US Dollar and Debt

Readers Question: I have been interested in the US economy in the last few months, and with current news of their $14 trillion debt problem heating up, I’m wondering could the demand for dollars go down, if they were possible to have a similar or close problems of debt issues like Greece, and if the demand goes down, does that mean the dollar goes to $2.00 to the pound… The whole idea of currency going up and down confuses me greatly… I would be gratefully appreciative if you could explain this notion to me.

It is quite possible that fears over the size of the US debt could cause a fall in demand for dollars. If demand for holding dollars fell, it’s value would fall (e.g. the dollar goes down from and exchange rate of $1.5 to a pound to $2 to a pound).

If people felt the US was borrowing too much, there is a risk the US could default. This means that people who hold US government bonds would lose their money (or part of their money). Therefore this prospect of losing the value of US securities means people may not want to hold US bonds. Instead they may think the UK is a safer place to save money. In this situation, people would sell US bonds and buy UK bonds instead.

Therefore, there will be an increase in the supply of dollars and higher demand for Sterling.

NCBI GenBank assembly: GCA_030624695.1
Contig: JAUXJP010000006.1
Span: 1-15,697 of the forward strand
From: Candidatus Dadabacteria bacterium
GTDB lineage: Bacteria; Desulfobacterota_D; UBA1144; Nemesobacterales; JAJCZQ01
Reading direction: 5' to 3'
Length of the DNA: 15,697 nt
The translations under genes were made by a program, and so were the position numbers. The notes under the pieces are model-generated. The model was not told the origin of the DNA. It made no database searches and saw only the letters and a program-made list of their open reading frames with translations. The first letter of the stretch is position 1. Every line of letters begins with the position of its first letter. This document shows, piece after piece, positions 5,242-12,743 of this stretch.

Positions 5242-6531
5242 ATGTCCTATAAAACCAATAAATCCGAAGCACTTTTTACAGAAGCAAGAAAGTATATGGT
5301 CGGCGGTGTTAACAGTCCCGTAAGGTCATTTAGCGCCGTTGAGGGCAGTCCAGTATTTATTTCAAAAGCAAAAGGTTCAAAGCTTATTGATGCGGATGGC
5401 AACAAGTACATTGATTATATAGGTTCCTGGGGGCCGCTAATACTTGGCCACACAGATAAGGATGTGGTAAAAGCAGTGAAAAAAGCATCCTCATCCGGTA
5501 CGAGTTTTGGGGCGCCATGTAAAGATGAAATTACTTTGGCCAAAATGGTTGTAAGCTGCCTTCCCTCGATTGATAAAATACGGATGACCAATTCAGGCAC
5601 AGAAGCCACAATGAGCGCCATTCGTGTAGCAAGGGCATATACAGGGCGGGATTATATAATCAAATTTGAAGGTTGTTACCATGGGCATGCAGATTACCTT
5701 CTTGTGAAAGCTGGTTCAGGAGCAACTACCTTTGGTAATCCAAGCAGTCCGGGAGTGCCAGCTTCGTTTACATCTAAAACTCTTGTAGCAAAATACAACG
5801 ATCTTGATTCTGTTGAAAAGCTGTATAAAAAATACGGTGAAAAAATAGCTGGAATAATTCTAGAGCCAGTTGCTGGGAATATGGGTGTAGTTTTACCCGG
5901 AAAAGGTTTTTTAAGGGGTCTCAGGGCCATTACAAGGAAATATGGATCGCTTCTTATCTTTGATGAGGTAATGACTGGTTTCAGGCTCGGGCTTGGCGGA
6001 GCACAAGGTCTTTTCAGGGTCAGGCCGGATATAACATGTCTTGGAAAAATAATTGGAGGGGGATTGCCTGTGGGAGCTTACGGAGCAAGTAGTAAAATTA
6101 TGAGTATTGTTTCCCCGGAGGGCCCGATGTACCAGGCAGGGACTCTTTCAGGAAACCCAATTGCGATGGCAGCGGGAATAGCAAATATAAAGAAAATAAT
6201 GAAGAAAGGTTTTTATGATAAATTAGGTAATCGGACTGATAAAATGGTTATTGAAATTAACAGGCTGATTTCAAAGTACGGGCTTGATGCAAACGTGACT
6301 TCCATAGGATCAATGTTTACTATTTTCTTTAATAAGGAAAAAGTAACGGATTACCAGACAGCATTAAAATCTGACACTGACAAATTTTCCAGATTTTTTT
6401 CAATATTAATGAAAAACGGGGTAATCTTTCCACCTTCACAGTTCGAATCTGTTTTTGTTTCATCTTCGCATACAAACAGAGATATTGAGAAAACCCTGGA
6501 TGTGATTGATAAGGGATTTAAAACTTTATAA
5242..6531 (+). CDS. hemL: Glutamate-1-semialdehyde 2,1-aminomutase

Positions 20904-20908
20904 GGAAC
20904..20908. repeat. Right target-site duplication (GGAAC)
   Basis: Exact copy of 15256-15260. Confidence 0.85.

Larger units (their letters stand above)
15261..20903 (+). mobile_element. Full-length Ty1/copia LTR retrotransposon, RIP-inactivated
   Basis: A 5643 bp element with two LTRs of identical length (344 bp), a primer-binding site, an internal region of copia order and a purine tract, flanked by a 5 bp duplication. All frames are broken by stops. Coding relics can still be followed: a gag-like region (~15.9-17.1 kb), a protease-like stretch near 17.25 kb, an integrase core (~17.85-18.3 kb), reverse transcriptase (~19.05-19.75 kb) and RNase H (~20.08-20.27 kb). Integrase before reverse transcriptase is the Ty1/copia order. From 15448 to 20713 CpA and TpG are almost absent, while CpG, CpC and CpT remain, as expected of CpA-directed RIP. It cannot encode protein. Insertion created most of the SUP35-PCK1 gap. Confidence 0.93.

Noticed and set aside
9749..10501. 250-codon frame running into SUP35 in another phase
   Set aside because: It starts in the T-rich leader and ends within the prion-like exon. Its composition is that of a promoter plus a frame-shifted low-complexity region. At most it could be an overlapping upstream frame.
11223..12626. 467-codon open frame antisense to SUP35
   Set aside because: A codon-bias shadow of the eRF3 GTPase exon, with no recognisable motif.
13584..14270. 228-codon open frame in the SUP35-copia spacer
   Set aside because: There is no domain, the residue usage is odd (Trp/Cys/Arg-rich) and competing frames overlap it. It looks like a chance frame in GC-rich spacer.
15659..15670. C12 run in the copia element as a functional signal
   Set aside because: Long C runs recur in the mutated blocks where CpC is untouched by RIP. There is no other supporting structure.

Therefore, as you suggest the value of dollar is likely to fall and the value of sterling likely to rise.

It is like the price of a cup final ticket. If everyone wanted to buy the ticket, the price would go up. If everyone wanted to buy Pound Sterling (because they felt it was best currency), it’s value would also increase.

Will the Dollar Actually fall?

Although US debt of $1.4 trillion sounds an awful lot, it may be that investors still feel the US dollar provides a relatively attractive option. The US economy often proves resilient and long term economic recovery would help to reduce their debt to GDP ratio.

Also, although US debt has increased, people at the moment still seem willing to buy US bonds (interest rates are quite low). This suggests the markets still have confidence the US will honour it’s debt and meet its requirements.

The US is quite different to the Greek situation. In Greece, they have more serious problems, such as they can’t devalue, can’t pursue quantitative easing and don’t have the same flexibility. Also their economy is predicted to experience a prolonged period of recession / stagnant growth due to the spending cuts. Therefore, in this situation the US debt situation seems more manageable and so investors may continue to hold dollars.

Also, it is worth bearing in mind, that many other major currencies have similar problems to the US. The UK debt situation is similar to US. Also the Eurozone have many potential problems. Japan’s public sector debt is twice the size of US. Therefore, relatively, the dollar is still seen as one of the best bets.

However, if something unexpectedly bad  happened to the US economy. E.g. plunged back into deep recession and borrowing rapidly increased, then this may lead to a big sell off of dollars and it’s value would fall.


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